Concluding Panel: The Place of State Socialist Societies in the Global History of Human Rights
Paul BETTS (Oxford University)
James MARK (University of Exeter)
Celia DONERT (University of Liverpool)
Centre for Southeast European Studies, University of Graz and the University of Exeter
30 September – 1 October 2016
Call for Papers Deadline: 28 February 2016
(Re)Thinking Yugoslav Internationalism – Cold War Global Entanglements and their Legacies
For more than forty years, Yugoslavia was one of the most internationalist and outward looking of all socialist countries in Europe, playing leading roles in various trans-national initiatives – principally as central participant within the Non-Aligned Movement – that sought to remake existing geopolitical hierarchies and rethink international relations. Both moral and pragmatic motives often overlapped in its efforts to enhance cooperation between developing nations, propagate peaceful coexistence in a divided world and pioneer a specific non-orthodox form of socialism.
Although the disintegration of socialist Yugoslavia has received extensive treatment across a range of disciplines, the end of Yugoslavia’s global role and the impacts this had both at home and abroad, have received little attention. Coinciding with the 55th anniversary of the Belgrade summit and the foundation of the Non-Aligned Movement, this conference seeks to open up a range of questions relating to the wealth of diplomatic, economic, intellectual and cultural encounters and exchange between 1945 – 1990, both within the Non-Aligned Movement, across the socialist world and with the developed countries. It would map the history of Yugoslavia’s global engagements not only as a subject associated with political/diplomatic history, but also as a broader societal and cultural project. Important witnesses involved in those exchanges and alliances will also be invited to share their experiences.
We welcome papers from different disciplines and from diverse perspectives, whether dealing with aspects of Cold War international cooperation, development, Yugoslavia’s global role, or the ‘global’ Cold War from the perspective of the developing world and the ‘global South’. We particularly encourage proposals which would reflect on:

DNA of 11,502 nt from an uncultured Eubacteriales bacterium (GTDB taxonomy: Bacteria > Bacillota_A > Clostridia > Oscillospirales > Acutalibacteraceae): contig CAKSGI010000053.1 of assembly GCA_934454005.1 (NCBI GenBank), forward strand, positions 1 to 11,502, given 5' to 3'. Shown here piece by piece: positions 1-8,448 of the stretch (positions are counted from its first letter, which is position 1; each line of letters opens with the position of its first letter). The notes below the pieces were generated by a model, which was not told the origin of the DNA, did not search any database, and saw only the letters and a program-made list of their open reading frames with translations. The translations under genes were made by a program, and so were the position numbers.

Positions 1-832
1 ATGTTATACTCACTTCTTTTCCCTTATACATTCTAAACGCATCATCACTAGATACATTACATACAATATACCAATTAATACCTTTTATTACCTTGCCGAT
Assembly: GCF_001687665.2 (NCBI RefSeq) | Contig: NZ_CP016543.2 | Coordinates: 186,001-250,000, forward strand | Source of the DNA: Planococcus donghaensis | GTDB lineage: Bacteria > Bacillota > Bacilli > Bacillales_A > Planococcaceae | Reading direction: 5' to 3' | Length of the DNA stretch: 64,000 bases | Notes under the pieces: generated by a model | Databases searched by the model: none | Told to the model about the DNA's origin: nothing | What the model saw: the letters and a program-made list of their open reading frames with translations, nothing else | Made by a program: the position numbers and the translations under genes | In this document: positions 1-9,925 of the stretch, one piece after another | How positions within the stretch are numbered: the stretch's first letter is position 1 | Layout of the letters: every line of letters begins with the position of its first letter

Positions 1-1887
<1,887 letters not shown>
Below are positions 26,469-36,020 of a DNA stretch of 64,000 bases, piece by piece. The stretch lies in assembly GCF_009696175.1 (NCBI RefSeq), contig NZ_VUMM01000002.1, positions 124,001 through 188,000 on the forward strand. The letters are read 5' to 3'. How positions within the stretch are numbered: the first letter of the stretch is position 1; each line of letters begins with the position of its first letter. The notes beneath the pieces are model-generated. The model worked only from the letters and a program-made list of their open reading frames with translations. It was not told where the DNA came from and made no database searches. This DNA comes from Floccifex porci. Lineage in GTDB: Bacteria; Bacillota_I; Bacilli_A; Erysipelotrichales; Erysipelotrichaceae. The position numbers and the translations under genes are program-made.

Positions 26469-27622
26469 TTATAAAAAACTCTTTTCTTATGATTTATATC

- the roots of Yugoslav internationalism and how it was understood in cultural/economic/social as well as political/diplomatic terms;
- the contours of Yugoslav diplomacy and the ways Yugoslav elites conceptualised their global role;
- the role of Yugoslavia in the United Nations, its agencies and other international organisations as the fora for global encounters and in particular the attempts at tackling global inequality and alternative development;
- the relationship between Yugoslavia, the different liberation movements and the newly emerging independent nations in the ‘global South’ (including cultural diplomacy, labour migration, individual travel);
- the realities and challenges of foreign trade, investment construction and economic cooperation;
- the ways international engagements reshaped aspects of political, economic or cultural life back in Yugoslavia;
- the role and significance of the Non-Aligned Movement during the Cold War and today;
- the international impact of the end of Yugoslavia and the collapse of her global role;
- the legacies and new understandings of Yugoslavia’s global role.
Abstracts of 300-500 words, together with an accompanying short biographical note should be submitted to Natalie Taylor (N.H.Taylor@exeter.ac.uk) by 28 February 2016.
Funding opportunities for travel and accommodation are available, but we ask that potential contributors also explore funding opportunities at their home institutions.
This event is kindly supported by the Centre for Southeast European Studies and the Leverhulme Trust-funded project 1989 after 1989: Rethinking the Fall of State Socialism in Global Perspective at the University of Exeter.[Top]
German Historical Institute, Warsaw
March 3 – 5, 2016
Call for Papers Deadline: 27 November 2015
Human Rights after 1945 in the Socialist and Post-Socialist World